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The Connexin-deafness homepage

 

Last Update: 20/03/2019

 

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  Introduction
  Connexins and deafness
     - GJB2 (Cx26)
     - GJB3 (Cx31)
     - GJB6 (Cx30)
     - GJB1 (Cx32)
  Mutations databases
     - Nonsyndromic deafness           mutations
     - Syndromic deafness           mutations
     - Frequent mutations
     - Other disease mutations
     - Big deletions or           insertions
  Polymorphisms
     - GJB2 (Cx26)
     - GJB3 (Cx31)
     - GJB6 (Cx30)
  Search engine
  Submit a new mutation
  Reference list
  Links
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Frequent mutations in Cx26


There are some mutations in GJB2 that have been described in several patients, and for a few of them populational data has been collected, especially for mutations 35delG and 167delT and 235delC, which have been found to be very common in Caucasoid, Ashkenazi Jewish and Oriental populations respectively. The relative frequence of any of these mutations in a particular population is relevant to develop specific analytical systems.

Mutation 35delG has a carrier frequency in the Caucasoid population of 1/31, and 1/35 as determined by Estivill et al. (1998), Lench et al. (1998b) and  Gasparini et al.(2000) respectively.

Mutation 167delT has a carrier frequency in the Ashkenazi jew population of 4% as determined by Morell et al. 1998, while frequence of 35delG in this population, also determined by Morell et al.1998 is 0.7%.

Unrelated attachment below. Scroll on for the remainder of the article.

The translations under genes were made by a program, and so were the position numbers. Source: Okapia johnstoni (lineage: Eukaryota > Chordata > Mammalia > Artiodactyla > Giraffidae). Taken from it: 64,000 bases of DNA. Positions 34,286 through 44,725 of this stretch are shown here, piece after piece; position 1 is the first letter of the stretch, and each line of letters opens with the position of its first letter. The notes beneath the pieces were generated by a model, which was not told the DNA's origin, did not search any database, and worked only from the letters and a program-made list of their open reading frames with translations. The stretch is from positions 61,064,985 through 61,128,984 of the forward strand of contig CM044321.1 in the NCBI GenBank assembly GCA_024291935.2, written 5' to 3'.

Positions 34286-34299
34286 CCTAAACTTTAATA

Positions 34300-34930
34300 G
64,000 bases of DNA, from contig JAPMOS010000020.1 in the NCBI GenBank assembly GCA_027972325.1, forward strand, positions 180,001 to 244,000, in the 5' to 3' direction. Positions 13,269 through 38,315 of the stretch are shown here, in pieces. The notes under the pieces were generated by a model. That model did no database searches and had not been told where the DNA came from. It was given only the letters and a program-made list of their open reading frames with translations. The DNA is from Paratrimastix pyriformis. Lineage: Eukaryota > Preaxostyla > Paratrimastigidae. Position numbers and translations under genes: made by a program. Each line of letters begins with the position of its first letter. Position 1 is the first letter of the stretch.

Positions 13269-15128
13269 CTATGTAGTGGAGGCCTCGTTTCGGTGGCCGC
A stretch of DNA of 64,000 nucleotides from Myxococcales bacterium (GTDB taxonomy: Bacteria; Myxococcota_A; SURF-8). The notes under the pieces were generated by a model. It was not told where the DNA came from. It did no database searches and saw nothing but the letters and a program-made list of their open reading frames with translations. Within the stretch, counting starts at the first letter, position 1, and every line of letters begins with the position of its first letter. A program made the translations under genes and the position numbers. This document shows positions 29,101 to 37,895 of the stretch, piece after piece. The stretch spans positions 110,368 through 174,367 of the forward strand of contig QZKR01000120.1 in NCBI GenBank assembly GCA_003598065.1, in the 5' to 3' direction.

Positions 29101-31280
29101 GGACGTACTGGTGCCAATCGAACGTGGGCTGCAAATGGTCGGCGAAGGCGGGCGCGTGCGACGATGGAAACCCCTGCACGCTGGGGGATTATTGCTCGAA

Mutation 235delC has been detected in the Japanese population (Fuse et al. (1999), Kudo et al. (2000), Abe et al. (2000)), and in the Chinese population (Zheng et al. P.C.), accounting in all cases for the most part of mutated alleles in deaf patients. The frequency for this mutation in the Japanese population has been determined as 2/203 by Fuse et al. (1999). None of these studies identifies mutation 35delG.

Mutation M34T is also quite frequent in some populations. The carrier frequence for this mutation in the Belgian population, determined by Hilbert et al. is 2.4%. Another two carrier screenings for M34T on caucasoid populations performed by Kelley et al. 1998 and Scott et al. (1998a, 1998b) reported a frequence of 3/192 and 1/200, respectively.

To find if a mutation has been identified by several authors in different populations,
and, if published, the frequences of the mutation in each population,
click on the "other" feature in the "reference" field of the desired mutation.